Many residents in California woke up this week to apocalyptic orange skies due to fast-growing wildfires across the state. Today, for our Thought Leader Series, we share a ProPublica article that dives deeper into solutions for reducing the severity of what many are now calling “megafires.”
Tim Ingalsbee is a previous wildland firefighter who holds a doctorate in environmental sociology. He is frustrated with the disconnect between what he learned about the west’s natural fire season patterns and California’s wildland management policies. Academics estimate that in prehistoric California, between 4.4 million and 11.8 million acres burned each year, yet between 1982 and 1998, California land management experts conducted only 30,000 acres of controlled burns. Between 1999 and 2017, it dropped to just 13,000 acres. We are now seeing a buildup of dense flammable material in our wildlands combined with intensifying heat and drought due to climate change. The result is nearly uncontrollable fast-moving blazes that are getting worse year after year.
So what’s the answer to reigning in these wildfires? Mike Beasley, deputy fire chief of Yosemite National Park from 2001 to 2009, thinks the state needs to turn to ecology to find a solution to preventing wildfires. Rather than putting a fire out and calling it a day, more controlled burns would help clear out high risk areas near populated regions and create burn lines to stop wildfires when they do break out. A study from Nature Sustainability estimates that California would need to burn 20 million acres to stabilize wildfire conditions. Although this is an ambitious goal for controlled burns, even a small proportion of this would contribute to mitigating fire risks.
So how did we get here? Of course, money plays a role. Before 1999, CalFire had never spent more than $100 million a year, but in the 2017-2018 fire season, they shelled out $773 million. This money goes towards paying firefighters, but over a quarter of U.S. Forest Service fire suppression spending also goes to aviation, which is largely contracted out to private companies.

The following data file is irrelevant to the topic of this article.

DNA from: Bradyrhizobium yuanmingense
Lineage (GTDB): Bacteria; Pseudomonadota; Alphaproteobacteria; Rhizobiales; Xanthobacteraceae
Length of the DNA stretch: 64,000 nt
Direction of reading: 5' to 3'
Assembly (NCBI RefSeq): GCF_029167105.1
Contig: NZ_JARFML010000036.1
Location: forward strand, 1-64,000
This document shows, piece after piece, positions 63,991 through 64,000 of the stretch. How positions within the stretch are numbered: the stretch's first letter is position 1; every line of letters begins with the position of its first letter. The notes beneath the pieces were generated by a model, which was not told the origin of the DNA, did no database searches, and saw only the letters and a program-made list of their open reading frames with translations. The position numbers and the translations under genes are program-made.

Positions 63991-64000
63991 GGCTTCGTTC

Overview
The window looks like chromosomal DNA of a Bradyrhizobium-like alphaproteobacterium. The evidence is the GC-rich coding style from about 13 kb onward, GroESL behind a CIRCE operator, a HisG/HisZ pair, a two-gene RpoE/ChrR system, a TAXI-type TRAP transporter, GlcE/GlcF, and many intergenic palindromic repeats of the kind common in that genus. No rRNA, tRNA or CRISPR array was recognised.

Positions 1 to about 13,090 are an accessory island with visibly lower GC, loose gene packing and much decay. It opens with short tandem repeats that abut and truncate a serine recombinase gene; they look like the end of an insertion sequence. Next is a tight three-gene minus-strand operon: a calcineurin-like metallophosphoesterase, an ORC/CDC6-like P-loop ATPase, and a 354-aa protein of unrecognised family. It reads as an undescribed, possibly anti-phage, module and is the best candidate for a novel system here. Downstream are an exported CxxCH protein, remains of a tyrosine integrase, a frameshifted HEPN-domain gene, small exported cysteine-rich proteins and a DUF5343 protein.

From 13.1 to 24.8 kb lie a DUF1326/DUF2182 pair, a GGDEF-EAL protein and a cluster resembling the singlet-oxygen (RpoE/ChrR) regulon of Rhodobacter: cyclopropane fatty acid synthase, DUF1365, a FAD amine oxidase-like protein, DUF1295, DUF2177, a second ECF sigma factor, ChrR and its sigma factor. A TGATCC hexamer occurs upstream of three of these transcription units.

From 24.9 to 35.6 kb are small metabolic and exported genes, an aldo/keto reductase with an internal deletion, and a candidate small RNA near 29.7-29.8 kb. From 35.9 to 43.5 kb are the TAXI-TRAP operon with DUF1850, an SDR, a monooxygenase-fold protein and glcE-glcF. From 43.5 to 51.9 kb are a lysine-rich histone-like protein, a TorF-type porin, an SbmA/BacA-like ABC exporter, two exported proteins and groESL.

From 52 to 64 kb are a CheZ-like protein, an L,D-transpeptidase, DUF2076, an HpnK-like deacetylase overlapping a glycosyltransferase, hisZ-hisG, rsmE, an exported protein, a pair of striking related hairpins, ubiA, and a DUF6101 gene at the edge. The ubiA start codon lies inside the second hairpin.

Funding controlled burns is more complicated than funding active firefighting. When a fire is raging, it’s easy to get agencies to spend money, but when it comes to organizing a controlled burn, sourcing equipment, complying with the Clean Air Act, and contending with the political danger of a controlled burn getting out of control often deters plans.
We do have examples to turn to, however. In the southeast, controlled burns play a much bigger role in wildfire prevention. Lenya Quinn-Davidson, an area fire adviser for the University of California Cooperative Extension and director of the Northern California Prescribed Fire Council, is optimistic that California could adopt similar policies. This past August, CA governor Newsom signed a memorandum of understanding on the need for more controlled burns, indicating the state might finally be getting on board with more sustainable fire practices.
As climate change increases the risk of wildfires, we urgently need to rethink our fire prevention strategies. Taking some of the millions of dollars we spend fighting active blazes and using it for strategic controlled burns to mitigate fire risk will be incredibly beneficial in the long run. Looking at the earth’s natural fire patterns and centuries of wildfire mitigation practices employed by indigenous communities shows us that manipulating the west’s natural burn cycle to work around human-populated areas will be more effective in the long run than suppressing all fire until one rages out of control.
Read the full article from ProPublica below.